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Control of mammary stem cell function by steroid hormone signalling

Abstract

The ovarian hormones oestrogen and progesterone profoundly influence breast cancer risk1,2,3, underpinning the benefit of endocrine therapies in the treatment of breast cancer4. Modulation of their effects through ovarian ablation or chemoprevention strategies also significantly decreases breast cancer incidence5,6. Conversely, there is an increased risk of breast cancer associated with pregnancy in the short term7. The cellular mechanisms underlying these observations, however, are poorly defined. Here we demonstrate that mouse mammary stem cells (MaSCs)8,9 are highly responsive to steroid hormone signalling, despite lacking the oestrogen and progesterone receptors10. Ovariectomy markedly diminished MaSC number and outgrowth potential in vivo, whereas MaSC activity increased in mice treated with oestrogen plus progesterone. Notably, even three weeks of treatment with the aromatase inhibitor letrozole was sufficient to reduce the MaSC pool. In contrast, pregnancy led to a transient 11-fold increase in MaSC numbers, probably mediated through paracrine signalling from RANK ligand. The augmented MaSC pool indicates a cellular basis for the short-term increase in breast cancer incidence that accompanies pregnancy. These findings further indicate that breast cancer chemoprevention may be achieved, in part, through suppression of MaSC function.

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Figure 1: Steroid hormone deprivation reduces MaSC activity.
Figure 2: Marked increase in the number of MaSCs in mid-pregnancy.
Figure 3: RANKL is involved in MaSC activation observed during pregnancy.

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Primary accessions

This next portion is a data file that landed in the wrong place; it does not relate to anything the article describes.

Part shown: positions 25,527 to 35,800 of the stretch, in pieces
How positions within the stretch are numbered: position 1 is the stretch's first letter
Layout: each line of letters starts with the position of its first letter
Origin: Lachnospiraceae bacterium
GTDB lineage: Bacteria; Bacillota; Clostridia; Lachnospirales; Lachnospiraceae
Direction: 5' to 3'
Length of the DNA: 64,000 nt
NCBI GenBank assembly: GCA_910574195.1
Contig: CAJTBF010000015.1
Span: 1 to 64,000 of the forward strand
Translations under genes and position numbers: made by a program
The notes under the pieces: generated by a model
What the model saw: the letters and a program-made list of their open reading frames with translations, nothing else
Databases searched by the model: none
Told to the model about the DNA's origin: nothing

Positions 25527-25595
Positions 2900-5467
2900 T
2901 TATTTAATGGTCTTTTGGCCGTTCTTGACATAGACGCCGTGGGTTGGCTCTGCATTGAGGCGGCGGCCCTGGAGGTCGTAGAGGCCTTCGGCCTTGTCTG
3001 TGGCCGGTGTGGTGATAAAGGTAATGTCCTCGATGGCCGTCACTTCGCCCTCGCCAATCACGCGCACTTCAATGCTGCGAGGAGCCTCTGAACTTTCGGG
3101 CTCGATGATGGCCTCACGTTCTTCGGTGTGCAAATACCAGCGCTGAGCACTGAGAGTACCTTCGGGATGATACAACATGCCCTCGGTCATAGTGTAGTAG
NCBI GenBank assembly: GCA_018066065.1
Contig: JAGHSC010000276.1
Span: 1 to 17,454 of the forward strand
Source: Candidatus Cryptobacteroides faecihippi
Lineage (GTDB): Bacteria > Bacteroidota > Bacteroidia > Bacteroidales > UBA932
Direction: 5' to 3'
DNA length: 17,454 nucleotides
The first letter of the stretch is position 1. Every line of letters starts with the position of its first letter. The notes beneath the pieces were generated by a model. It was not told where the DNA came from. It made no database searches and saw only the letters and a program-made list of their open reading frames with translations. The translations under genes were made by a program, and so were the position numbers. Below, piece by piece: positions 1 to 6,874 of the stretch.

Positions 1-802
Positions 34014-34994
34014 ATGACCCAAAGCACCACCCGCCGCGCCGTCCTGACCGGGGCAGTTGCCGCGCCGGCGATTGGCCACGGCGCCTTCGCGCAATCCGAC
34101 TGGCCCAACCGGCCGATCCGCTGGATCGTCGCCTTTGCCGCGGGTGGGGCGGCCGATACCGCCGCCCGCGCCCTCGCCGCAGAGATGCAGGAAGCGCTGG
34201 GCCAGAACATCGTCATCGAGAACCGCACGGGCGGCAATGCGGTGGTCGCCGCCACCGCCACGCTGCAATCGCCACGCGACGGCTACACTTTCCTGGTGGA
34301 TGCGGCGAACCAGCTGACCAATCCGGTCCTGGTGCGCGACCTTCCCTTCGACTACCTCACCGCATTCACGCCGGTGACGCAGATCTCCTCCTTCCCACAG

Gene Expression Omnibus

Data deposits

All microarray data are available from the Gene Expression Omnibus database (http://www.ncbi.nlm.nih.gov/geo) under accession codes GSE20401 and GSE20402.

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Acknowledgements

We are grateful to A. Morcom and T. Ward for technical assistance, T. Bouras for advice, S. Mihajlovic for histology and F. Battye for FACS support. We thank C. Clarke for providing the hPRa7 antibody, A. Burgess for AG1478, A. Parlow for prolactin, and the Australian Genome Research Facility for RNA bioanalyses. M.-L.A.-L. is supported by an Australian Research Council Postdoctoral Fellowship. This work was supported by the Victorian Breast Cancer Research Consortium (J.E.V. and G.J.L.), the National Health and Medical Research Council (Australia), the Susan G. Komen Foundation, the National Breast Cancer Foundation and the Australian Cancer Research Foundation.

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Authors and Affiliations

Authors

Contributions

M.-L.A.-L. conceptualized and designed the experiments and performed most of the experiments and data analysis; F.V. performed transplantation experiments and analysis; J.S. performed in vitro inhibitor experiments; B.P. performed quantitative RT–PCR; D.W. and G.K.S. performed bioinformatics analyses; E.R.S. provided ArKO mice and advice; H.Y. provided anti-RANKL inhibitor and advice; T.J.M. provided advice and helped design RANKL experiments; J.E.V. and G.J.L. conceived and directed the study, and J.E.V., G.J.L. and M.-L.A.-L. wrote the manuscript.

Corresponding authors

Correspondence to Geoffrey J. Lindeman or Jane E. Visvader.

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The authors declare no competing financial interests.

Supplementary information

Supplementary Figures

This file contains Supplementary Figures S1-S7 with legends. The Supplementary Tables were added on 14 April 2010. A small correction was made to Supplementary Table 5 on 19 May 2010. (PDF 2300 kb)

Supplementary Table 1

This file contains the gene profiling data (Log2-intensity and the log2-fold-change) for mammary populations from control versus ovariectomized (Ovx) and 12.5 day pregnant mice. (XLS 623 kb)

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Asselin-Labat, ML., Vaillant, F., Sheridan, J. et al. Control of mammary stem cell function by steroid hormone signalling. Nature 465, 798–802 (2010). https://doi.org/10.1038/nature09027

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